William L. Wilson and Tariff Reform, a Biography

By Festus P. Summers | Go to book overview
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The Great Debate [1888]

AS THE DEMOCRATS got down to tariff making, petitions poured in with every mail not only to testify to the correctness of General Hancock's epigram that the tariff was a local issue but also to point the truth that reform had its own skeletons in the closet. The sentiment for free raw materials was strong in New England; yet that section demanded even higher rates for most of its manufactures. New Englanders would gladly consent to the remission of duties on Pennsylvania iron, West Virginia coal, and Louisiana sugar, provided that duties were retained on their own textiles, leather goods, metal products, and novelties; farmers demanded free salt for their flocks and herds but protected butter, protected hides, and a protected wool clip; and transcontinental railway interests, notably the Southern Pacific, favored free coal from Mexico, British Columbia, and Australia for their engine tenders west of the Mississippi River, but for their Eastern lines, which enjoyed the heavy tonnage of the Appalachian bituminous fields, they demanded retention of the existing duty of seventy-five cents per ton as a buffer against New Castle importations.1 These communications left little room to doubt that tariff reform stemmed as much from self-interest as from high principle. A. B. Farquhar, a Pennsylvania manufacturer of farm machinery, who argued for free raw materials, declared:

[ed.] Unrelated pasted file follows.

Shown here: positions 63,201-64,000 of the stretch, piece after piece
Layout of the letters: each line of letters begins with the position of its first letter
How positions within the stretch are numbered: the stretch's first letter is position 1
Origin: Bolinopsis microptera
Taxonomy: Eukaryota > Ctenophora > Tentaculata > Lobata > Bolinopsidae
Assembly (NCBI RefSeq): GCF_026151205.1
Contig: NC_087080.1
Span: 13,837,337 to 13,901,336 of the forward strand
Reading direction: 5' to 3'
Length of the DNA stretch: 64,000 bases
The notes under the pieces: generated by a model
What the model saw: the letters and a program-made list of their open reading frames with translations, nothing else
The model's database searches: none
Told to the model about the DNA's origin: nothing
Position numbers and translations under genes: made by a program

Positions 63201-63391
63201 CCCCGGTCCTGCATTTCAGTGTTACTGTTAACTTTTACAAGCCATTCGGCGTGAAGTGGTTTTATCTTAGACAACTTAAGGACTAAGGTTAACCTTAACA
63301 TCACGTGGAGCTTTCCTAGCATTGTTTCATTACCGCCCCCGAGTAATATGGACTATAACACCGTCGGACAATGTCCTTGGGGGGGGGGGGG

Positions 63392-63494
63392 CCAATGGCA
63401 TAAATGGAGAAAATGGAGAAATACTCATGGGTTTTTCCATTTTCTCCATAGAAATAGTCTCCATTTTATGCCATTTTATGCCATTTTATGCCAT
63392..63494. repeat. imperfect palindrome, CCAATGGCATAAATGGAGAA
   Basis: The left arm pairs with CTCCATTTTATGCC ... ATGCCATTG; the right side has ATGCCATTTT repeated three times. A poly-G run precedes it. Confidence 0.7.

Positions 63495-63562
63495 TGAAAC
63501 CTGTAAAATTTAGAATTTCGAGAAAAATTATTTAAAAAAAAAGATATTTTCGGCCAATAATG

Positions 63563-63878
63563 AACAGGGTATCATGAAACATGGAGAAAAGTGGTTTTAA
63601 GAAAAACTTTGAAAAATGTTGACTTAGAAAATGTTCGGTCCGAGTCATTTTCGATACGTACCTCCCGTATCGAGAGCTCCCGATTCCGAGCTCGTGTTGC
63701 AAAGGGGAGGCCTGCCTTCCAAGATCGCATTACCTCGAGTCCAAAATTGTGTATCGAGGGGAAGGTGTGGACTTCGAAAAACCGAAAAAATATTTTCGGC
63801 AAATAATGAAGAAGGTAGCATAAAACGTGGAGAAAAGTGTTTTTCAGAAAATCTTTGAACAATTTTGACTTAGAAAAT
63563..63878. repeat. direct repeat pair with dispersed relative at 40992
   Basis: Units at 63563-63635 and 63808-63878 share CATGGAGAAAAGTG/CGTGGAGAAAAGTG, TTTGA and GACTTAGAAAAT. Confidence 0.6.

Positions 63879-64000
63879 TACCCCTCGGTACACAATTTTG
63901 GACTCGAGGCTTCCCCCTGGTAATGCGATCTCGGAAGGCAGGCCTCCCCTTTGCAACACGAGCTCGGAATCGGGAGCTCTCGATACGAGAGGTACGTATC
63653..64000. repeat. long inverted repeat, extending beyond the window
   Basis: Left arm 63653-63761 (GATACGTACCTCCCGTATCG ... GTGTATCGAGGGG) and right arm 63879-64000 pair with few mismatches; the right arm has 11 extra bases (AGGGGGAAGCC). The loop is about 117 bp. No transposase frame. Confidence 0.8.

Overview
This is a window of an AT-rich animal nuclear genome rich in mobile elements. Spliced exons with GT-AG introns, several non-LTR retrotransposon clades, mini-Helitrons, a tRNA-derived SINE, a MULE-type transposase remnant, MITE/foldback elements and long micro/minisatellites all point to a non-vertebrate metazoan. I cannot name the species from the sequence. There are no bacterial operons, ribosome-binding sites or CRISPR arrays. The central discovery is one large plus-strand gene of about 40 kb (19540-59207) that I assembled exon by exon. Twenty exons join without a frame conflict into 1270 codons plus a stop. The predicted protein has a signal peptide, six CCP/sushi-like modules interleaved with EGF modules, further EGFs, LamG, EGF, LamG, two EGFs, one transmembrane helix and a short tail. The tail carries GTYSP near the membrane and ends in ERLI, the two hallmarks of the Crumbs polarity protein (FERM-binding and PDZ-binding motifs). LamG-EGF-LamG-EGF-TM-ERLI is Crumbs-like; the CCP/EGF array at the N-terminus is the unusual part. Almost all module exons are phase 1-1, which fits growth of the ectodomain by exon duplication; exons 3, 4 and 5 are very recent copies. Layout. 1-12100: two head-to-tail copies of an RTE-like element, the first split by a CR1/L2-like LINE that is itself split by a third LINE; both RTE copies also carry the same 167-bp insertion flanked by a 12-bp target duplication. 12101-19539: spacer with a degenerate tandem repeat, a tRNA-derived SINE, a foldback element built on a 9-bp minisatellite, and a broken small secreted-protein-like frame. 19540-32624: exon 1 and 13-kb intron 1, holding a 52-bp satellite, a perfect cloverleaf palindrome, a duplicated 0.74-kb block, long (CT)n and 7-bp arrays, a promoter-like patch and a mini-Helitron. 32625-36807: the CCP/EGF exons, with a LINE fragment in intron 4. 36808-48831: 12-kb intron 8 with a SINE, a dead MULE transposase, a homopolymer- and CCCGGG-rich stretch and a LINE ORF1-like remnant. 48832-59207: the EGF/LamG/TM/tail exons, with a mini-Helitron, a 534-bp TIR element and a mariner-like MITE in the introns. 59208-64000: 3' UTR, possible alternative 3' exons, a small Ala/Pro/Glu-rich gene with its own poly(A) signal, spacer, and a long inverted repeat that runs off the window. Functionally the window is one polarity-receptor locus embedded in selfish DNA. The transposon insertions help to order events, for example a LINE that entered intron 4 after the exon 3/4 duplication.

Which way our interests point is . . . plain enough. I have no occasion to deny that my zeal for tariff reform in a larger sense is strengthened by this consideration; for when one's interest is identical with that of the great mass of his fellow-countrymen, enlightened selfishness becomes truest patriotism.2

C. P. Huntington to W. C. P. Breckinridge, February 12, 1886, December 19, 1887, Breckinridge Papers.
Arthur B. and Henry Farquhar, Economic and Industrial Delusions, p. 101.


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